Hiring Local Talent

Although it has grown to become a globally-recognized company, Kontos Foods relies upon its 200 talented American employees. These workers are the true backbone of the company, and hand stretch and bake the delicious flatbreads and pitas that form the base of its product offering. Employees of Kontos Foods work in three factories in Paterson, New Jersey, and make about 450,000 kg of flatbreads and pitas each week. For companies like Kontos Foods, which are rooted in foreign cultures, a staff of American workers is a valuable connection to local markets. These jobs are valuable to the Paterson economy. The local area is densely populated, second only to New York City in terms of population per square mile, and is well-known as an immigrant hub, particularly Arab and Muslim immigrants, for whom access to familiar foods like pitas and flatbreads are a welcome reminder of home.

An Example for Immigrant Entrepreneurs

Evris KontosFor would-be immigrant entrepreneurs, stories like that of the Kontos family serve as a reminder that success in the U.S. is not only possible, but that with the right approach and attention to market demand can result in profit from markets all over the world. Companies in the United States have access to both corporate and local talent, and for those who can attract the attention of prominent names, like Warren Stoll, in Kontos Foods’s case, the rewards can be tremendous compared to what they might accomplish in their home country. The United States is home to truly global tastes, and it maintains its status as the ultimate melting pot of cultures. Those entrepreneurs willing to take the steps necessary to realize their dreams of opening their own business in the United States, and who are able to exploit a market niche with a far-reaching appeal, have the same opportunities that the Kontos family had in 1987. For those willing to put in the work, the potential for success in the United States is truly limitless.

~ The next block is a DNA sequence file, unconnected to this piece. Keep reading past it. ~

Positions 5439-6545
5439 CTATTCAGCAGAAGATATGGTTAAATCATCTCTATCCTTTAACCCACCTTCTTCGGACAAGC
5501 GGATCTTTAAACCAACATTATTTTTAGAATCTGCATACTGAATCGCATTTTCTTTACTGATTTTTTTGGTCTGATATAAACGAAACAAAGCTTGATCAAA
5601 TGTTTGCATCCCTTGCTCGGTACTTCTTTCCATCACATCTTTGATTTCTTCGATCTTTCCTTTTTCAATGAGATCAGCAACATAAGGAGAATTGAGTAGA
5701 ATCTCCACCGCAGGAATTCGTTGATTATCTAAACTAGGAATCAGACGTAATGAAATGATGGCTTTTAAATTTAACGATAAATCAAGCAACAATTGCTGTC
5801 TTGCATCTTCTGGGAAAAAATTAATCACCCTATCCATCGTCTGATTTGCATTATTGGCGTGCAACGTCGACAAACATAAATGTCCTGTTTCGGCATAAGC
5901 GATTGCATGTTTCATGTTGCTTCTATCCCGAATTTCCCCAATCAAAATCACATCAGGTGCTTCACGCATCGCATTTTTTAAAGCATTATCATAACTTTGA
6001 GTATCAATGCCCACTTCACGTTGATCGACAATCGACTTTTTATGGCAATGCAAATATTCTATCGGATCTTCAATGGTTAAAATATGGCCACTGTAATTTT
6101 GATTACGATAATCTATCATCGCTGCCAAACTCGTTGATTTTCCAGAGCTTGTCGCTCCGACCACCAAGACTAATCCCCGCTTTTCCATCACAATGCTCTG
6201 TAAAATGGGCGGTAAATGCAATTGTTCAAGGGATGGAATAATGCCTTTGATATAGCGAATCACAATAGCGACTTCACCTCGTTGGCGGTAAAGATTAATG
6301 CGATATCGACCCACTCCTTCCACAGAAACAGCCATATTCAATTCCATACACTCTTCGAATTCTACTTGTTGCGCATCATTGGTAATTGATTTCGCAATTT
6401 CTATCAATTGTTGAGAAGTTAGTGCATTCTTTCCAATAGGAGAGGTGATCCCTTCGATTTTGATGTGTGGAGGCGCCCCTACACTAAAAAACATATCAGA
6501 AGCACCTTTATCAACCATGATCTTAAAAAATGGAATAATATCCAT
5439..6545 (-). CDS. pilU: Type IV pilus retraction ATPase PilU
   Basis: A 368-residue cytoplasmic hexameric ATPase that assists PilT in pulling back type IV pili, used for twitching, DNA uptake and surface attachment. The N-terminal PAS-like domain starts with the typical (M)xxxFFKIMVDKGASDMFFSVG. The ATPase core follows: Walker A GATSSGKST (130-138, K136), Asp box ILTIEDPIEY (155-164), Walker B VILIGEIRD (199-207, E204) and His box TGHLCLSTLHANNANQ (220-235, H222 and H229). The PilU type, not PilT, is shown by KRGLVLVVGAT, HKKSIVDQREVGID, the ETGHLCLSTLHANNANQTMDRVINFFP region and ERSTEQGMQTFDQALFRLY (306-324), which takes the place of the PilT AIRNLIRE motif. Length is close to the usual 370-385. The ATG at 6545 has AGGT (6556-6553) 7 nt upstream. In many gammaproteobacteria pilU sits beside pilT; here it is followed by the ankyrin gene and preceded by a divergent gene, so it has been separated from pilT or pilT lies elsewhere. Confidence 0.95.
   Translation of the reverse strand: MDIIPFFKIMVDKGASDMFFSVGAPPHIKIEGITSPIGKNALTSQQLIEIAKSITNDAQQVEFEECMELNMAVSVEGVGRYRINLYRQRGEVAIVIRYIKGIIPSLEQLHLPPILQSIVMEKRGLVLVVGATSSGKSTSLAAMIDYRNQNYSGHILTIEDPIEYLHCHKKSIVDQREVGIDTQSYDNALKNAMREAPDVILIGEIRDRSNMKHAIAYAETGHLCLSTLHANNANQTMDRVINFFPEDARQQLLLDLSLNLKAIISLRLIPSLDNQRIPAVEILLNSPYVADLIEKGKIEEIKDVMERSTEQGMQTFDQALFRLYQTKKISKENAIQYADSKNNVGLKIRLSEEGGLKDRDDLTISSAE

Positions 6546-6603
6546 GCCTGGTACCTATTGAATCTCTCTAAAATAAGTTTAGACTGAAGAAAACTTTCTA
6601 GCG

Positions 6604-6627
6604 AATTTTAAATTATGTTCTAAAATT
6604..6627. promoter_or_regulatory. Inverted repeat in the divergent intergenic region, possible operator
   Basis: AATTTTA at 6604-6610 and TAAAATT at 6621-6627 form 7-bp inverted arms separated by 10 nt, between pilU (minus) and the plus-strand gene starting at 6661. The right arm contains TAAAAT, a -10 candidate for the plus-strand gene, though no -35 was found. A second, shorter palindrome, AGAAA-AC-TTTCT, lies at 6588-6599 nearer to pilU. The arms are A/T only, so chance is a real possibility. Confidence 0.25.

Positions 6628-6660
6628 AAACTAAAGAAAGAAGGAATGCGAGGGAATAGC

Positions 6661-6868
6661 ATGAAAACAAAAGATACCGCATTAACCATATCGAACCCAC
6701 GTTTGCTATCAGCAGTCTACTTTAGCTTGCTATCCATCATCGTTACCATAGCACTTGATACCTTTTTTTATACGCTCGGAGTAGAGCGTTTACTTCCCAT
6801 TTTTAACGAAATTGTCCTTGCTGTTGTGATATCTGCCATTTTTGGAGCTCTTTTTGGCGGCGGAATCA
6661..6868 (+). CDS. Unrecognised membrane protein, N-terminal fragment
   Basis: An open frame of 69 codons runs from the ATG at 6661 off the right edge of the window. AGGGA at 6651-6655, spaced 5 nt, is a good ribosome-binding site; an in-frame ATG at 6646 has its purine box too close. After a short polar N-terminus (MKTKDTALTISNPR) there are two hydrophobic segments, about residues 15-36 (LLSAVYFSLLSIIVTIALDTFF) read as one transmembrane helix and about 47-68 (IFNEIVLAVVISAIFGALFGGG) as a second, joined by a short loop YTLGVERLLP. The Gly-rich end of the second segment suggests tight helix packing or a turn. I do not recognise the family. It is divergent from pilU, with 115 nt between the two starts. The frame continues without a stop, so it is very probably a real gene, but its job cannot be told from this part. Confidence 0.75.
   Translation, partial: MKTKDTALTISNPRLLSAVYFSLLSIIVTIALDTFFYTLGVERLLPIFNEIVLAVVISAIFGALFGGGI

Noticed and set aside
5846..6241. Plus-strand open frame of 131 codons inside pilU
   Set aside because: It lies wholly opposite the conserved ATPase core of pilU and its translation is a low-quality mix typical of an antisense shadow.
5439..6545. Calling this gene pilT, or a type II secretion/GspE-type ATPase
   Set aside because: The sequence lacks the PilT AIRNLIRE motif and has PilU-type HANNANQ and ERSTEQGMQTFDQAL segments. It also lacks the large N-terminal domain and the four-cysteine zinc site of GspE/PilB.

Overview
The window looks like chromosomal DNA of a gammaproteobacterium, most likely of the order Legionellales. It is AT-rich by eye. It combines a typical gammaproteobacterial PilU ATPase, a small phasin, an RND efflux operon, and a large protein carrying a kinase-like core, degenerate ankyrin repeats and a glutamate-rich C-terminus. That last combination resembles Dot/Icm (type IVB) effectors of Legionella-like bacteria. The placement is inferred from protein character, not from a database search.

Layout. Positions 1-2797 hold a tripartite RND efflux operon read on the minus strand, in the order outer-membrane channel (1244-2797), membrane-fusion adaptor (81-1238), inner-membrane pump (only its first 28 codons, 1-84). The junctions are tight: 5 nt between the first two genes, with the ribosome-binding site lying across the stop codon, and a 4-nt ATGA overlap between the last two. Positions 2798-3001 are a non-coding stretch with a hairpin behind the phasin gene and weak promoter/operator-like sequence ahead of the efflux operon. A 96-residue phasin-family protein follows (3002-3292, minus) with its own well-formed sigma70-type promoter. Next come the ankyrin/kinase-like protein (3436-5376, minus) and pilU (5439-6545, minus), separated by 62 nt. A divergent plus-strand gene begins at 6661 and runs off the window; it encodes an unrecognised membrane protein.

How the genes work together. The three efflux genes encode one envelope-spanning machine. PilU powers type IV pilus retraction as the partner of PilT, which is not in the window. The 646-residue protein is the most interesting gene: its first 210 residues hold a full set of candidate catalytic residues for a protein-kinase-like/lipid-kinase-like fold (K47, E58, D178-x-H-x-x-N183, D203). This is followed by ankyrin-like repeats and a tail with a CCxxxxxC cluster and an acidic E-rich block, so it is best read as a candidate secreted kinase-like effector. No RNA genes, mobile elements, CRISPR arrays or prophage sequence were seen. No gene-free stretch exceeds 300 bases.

Options for Foreign Entrepreneurs

Immigrant entrepreneurs and investors can achieve their own business dreams via several visas designed for entrepreneurs seeking to start their own ventures in the United States. These include the E-1 treaty trader visa, which is designed for international companies that either already has a U.S. presence or would like to establish one, and who do, or will perform international trade between the United States and the treaty country. Click on the following link to learn more about the E-1 treaty trader visa.

For those seeking a temporary solution for expanding their business to the U.S., the L-1 Visa is an excellent option. The L-1 allows a business owner, manager, or specialized knowledge employee to relocate temporarily to the U.S. location (subsidiary, affiliate, or branch) of their company for work purposes. Click the following link to learn more about the L1 Business Plan you are required to submit with your application.

Another route for investors is the E-2 Treaty Investor Visa, which is a non-immigrant temporary visa for nationals of a country with which the United States maintains a treaty of friendship, commerce, and navigation, or the EB-5 Visa, a direct investment visa for individuals who have invested, or are in the process of investing; at least $1 million in a new business endeavor employing at least ten full-time employees within a two-year period. Click the following link to learn more about the E2 Business Plan that must be created and submitted with your E2 visa application.